Archbishop Desmond Tutu is a prominent example, as Archbishop Emeritus of Cape Town. Former archbishops who have not received the status of archbishop emeritus may still be informally addressed as "archbishop" as a courtesy, unless they are subsequently appointed to a bishopric, in which case, the courtesy ceases. While there is no difference between the official dress of archbishops, as such, that of other bishops, Roman Catholic metropolitan archbishops are distinguished by the use in liturgical ceremonies of the pallium, but only within the province over which they have oversight. Roman Catholic bishops and archbishops are styled "The Most Reverend" and addressed as "Your Excellency" in most cases. In English-speaking countries, a Catholic archbishop is addressed as "Your Grace", while a Catholic bishop is addressed as "Your Lordship". Before December 12, 1930, the title "Most Reverend" was only for archbishops, while bishops were styled as "Right Reverend"; this practice is still followed by Catholic bishops in the United Kingdom to mirror that of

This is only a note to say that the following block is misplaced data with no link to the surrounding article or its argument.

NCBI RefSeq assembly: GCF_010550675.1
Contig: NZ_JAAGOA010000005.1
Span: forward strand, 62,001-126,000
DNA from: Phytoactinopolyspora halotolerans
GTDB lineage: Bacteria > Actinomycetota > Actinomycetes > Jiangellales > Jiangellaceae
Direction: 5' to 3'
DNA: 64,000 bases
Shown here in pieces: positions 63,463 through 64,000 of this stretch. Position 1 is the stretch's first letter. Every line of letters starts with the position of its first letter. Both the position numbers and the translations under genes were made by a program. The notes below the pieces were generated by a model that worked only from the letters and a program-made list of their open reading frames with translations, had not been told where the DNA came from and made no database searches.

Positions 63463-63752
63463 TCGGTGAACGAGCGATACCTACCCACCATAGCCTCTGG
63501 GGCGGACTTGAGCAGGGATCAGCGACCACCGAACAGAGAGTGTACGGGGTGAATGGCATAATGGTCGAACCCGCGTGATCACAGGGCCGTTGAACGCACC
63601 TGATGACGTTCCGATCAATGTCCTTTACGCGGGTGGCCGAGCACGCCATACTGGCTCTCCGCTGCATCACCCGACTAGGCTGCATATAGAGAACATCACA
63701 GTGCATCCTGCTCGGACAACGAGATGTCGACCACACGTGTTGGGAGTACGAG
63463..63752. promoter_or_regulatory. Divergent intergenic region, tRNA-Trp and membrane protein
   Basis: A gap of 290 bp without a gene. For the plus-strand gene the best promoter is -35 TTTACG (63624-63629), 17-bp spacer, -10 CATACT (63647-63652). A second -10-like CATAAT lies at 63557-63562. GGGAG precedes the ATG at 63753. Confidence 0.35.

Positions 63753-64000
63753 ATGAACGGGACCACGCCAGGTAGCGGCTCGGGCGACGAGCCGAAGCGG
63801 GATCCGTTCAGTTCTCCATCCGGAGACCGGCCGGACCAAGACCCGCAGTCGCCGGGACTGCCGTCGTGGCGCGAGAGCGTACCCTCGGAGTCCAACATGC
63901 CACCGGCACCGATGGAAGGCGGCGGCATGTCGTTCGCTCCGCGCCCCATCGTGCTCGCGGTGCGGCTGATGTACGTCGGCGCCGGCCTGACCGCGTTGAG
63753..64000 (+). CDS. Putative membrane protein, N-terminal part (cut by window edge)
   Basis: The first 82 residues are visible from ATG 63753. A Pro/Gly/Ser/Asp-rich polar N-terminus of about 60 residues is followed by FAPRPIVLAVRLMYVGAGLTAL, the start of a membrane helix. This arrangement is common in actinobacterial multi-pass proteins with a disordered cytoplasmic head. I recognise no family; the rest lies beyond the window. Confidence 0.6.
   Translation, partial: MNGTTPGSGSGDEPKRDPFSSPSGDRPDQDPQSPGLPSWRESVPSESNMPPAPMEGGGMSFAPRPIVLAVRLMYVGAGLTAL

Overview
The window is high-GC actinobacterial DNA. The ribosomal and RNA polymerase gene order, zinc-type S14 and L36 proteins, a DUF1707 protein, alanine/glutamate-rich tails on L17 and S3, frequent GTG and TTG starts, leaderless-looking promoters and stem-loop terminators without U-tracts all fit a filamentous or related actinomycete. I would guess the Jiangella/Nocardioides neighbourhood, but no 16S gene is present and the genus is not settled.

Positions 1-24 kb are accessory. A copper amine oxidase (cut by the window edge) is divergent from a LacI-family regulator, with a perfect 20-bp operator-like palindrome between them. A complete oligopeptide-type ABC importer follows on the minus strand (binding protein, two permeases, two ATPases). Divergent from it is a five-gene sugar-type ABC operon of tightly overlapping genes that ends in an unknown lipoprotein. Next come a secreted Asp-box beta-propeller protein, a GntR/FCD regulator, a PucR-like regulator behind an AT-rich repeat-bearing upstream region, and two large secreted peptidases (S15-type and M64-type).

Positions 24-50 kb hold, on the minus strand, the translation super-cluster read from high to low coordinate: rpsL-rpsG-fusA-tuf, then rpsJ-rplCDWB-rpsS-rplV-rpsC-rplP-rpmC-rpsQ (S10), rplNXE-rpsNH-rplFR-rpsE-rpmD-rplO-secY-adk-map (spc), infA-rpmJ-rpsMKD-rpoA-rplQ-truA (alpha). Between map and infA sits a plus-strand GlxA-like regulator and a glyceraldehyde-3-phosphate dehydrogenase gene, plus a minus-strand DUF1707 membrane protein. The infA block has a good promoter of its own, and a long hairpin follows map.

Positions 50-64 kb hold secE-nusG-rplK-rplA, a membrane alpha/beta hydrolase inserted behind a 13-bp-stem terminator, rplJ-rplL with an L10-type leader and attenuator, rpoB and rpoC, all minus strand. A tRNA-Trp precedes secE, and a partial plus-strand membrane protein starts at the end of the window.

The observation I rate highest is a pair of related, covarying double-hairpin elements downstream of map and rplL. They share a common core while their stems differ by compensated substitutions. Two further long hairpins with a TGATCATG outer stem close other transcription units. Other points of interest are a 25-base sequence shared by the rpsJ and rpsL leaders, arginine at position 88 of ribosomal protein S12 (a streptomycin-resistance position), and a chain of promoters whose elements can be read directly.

An archdeacon is a senior clergy position in the Syriac Orthodox Church, Church of the East, Chaldean Catholic Church, Anglican Communion, St Thomas Christians, Eastern Orthodox churches and some other Christian denominations, above that of most clergy and below a bishop. In the High Middle Ages it was the most senior diocesan position below a bishop in the Catholic Church. An archdeacon is responsible for administration within an archdeaconry, the principal subdivision of the diocese; the Oxford Dictionary of the Christian Church has defined an archdeacon as "A cleric having a defined administrative authority delegated to him by the bishop in the whole or part of the diocese." The office has been described metaphorically as that of oculus episcopi, the "bishop's eye". In the Latin Catholic Church, the post of archdeacon an ordained deacon, was once one of great importance as a senior official of a diocese; the duties are now performed by officials such as auxiliary or coadjutor bishops, the vicar general, the episcopal vicars.